The residential property market has notably picked up in recent weeks following the ‘Covid slump’. Particularly now individuals are looking to make the most of the Government’s recent announcement on Stamp Duty Land Tax relief, with couples moving in together.
Whilst buying a house with your partner is an exciting next step in your lives together, it’s really important that you consider the practical and financial implications of moving in together, and what would happen in the unlikely event the relationship breaks down.
It is often said that you do not know your partner until you move in with them and this is can be very true. To try and avoid any potential hidden surprises, it is essential that you ask yourself the following questions and discuss what the responses mean in practical terms with your partner.
#1 – Are you on the same relationship page?
For one of you the idea of moving in together may be a step closer to marriage and / or children. For the other, it may be that marriage and / or children do not feature in their future. Make sure you do not base your relationship on assumptions. It is essential for you both to understand each others aspirations for the future of your relationship.
#2 – What are your financial positions?
You may think that you know your partner’s financial position and your partner may think they know yours. You may not have discussed your salaries, savings or debt positions as yet but have made assumptions based on job titles, the cars you drive, the possessions you own or the holidays you go on.
If you have not discussed the details you may be in for some surprises later on. It is a difficult but essential conversation to have before you move in together and may impact on the financial contributions you are each able to make to the relationship both now and in the future.
#3 – What are your philosophies on spending and saving?
It is only natural that some of us are heavy spenders and some of us are savers, but leading on from your discussions about your specific financial positions, it is essential for you each to understand whether you hold the same philosophies or whether you hold very different views on spending and saving before you move in together. Who is going to pay what?
#4 – Will you be renting or buying property?
If neither of you own a property and instead plan on renting together, will both of you be named as tenants in the tenancy agreement? (The answer will ideally be yes). Will both of you be paying an equal amount towards the deposit and ongoing rent? It is essential that you do not make assumptions to ensure that you know where you both stand when it comes to renting property together and what will happen should your relationship breakdown.
One of you may have a deposit and be in a position to buy a property, one of you may already own your own property or you may be ready to buy together. In all circumstances, you need to decide what your contributions will be and what your intentions are going forward.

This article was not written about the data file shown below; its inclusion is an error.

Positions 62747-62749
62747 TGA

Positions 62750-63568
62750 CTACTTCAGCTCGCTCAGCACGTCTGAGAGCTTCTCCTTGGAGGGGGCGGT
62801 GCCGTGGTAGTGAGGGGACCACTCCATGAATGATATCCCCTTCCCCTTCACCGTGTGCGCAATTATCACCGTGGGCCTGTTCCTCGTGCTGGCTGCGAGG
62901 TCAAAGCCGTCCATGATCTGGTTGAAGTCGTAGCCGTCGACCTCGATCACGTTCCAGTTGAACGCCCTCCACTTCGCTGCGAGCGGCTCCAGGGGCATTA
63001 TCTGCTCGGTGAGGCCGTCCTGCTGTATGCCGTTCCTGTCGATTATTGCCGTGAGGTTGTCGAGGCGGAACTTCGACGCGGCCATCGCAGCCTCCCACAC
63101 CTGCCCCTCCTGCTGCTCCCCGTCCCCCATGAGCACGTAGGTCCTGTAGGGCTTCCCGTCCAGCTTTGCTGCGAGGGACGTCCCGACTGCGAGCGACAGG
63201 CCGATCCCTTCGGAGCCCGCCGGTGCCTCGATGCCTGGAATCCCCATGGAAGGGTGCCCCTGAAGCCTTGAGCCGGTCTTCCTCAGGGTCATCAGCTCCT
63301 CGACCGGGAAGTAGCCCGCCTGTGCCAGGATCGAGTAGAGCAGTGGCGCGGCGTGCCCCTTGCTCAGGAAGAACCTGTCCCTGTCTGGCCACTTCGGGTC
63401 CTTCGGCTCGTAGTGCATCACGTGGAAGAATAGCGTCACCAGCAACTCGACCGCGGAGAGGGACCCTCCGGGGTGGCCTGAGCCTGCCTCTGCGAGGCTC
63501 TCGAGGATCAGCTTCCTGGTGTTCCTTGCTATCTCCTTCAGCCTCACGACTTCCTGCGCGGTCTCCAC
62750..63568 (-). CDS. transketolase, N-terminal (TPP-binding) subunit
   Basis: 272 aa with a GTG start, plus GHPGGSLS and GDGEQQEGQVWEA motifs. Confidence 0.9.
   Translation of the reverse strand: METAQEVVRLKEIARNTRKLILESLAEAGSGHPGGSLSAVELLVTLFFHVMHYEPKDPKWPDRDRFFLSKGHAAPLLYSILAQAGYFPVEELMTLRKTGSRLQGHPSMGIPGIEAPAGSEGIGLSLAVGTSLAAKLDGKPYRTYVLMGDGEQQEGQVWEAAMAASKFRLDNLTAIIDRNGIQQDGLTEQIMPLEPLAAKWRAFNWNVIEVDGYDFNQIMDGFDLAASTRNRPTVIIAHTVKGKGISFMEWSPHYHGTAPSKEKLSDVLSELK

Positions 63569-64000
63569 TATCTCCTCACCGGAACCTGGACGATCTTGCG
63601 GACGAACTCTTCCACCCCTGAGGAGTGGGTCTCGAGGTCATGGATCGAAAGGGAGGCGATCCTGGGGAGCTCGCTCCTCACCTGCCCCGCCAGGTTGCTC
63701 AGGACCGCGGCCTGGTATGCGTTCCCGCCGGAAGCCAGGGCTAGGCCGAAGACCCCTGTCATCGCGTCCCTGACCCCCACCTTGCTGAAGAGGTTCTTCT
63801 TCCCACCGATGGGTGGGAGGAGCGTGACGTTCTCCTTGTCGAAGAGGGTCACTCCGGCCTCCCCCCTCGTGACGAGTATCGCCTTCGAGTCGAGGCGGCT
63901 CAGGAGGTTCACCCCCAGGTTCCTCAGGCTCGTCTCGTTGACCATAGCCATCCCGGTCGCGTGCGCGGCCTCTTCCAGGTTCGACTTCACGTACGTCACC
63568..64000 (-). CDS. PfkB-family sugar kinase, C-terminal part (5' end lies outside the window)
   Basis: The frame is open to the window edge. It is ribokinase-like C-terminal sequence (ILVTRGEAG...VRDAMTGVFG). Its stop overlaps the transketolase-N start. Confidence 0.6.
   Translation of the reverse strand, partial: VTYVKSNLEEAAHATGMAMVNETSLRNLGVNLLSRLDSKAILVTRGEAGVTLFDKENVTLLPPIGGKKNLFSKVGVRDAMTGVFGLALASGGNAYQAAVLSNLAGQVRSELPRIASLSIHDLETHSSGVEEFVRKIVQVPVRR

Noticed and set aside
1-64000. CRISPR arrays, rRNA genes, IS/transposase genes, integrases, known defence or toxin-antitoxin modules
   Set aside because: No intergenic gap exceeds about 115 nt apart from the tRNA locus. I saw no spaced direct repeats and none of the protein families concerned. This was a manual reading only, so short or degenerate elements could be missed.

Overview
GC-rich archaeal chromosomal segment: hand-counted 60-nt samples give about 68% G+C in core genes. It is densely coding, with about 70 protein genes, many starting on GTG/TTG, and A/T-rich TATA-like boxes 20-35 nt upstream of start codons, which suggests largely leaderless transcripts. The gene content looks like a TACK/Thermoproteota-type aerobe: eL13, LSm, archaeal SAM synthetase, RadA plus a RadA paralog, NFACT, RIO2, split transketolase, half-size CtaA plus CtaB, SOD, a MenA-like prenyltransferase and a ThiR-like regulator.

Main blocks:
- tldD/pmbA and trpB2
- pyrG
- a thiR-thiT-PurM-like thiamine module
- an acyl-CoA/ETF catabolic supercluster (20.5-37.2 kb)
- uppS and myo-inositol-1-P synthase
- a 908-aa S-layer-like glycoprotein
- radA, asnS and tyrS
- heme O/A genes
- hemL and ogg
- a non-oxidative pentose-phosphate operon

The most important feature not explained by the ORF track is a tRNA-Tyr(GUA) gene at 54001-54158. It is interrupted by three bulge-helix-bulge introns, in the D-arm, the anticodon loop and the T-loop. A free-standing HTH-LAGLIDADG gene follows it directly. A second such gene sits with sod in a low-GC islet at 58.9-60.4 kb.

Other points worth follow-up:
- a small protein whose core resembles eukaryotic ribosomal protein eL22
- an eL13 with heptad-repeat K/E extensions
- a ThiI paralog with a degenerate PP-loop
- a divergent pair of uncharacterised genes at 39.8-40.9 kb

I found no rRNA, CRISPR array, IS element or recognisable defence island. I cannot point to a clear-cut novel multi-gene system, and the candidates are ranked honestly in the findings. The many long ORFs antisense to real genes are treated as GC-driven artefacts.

Whether you own a property jointly or separately could have a severe impact on your finances. You should also consider what should happen if one of you were to die or if you were to separate. It is essential that you discuss what your plans are when buying a property or moving in with a partner who already owns a property and seek legal advice to understand your legal positions.
#5 – What will your financial contributions be going forward?
Going forward whether you plan on renting or buying a property together, how will you split utilities and household expenses? It may be that depending on each of your financial positions you wish to split contributions equally or unequally. It is essential to discuss what contributions you will each make.
Moving in together is an exciting step in any relationship, however, sitting down together and having frank discussions about your financial positions, hopes, aspirations and any agreements you reach in terms of managing your finances are essential. The questions above are not intended to be a conclusive list. If you are going to reach any agreements in relation to property and finances they should be recorded in writing just in case the worst should happen to either of you.
It is therefore essential to enter into a Cohabitation Agreement which sets out how you will manage your property and finances together and what should happen in the event that your relationship breaks down or one of you dies. A Cohabitation Agreement can save a significant amount of stress and cost that a dispute over these issues could involve and allows you both to enter into the relationship knowing exactly where you stand.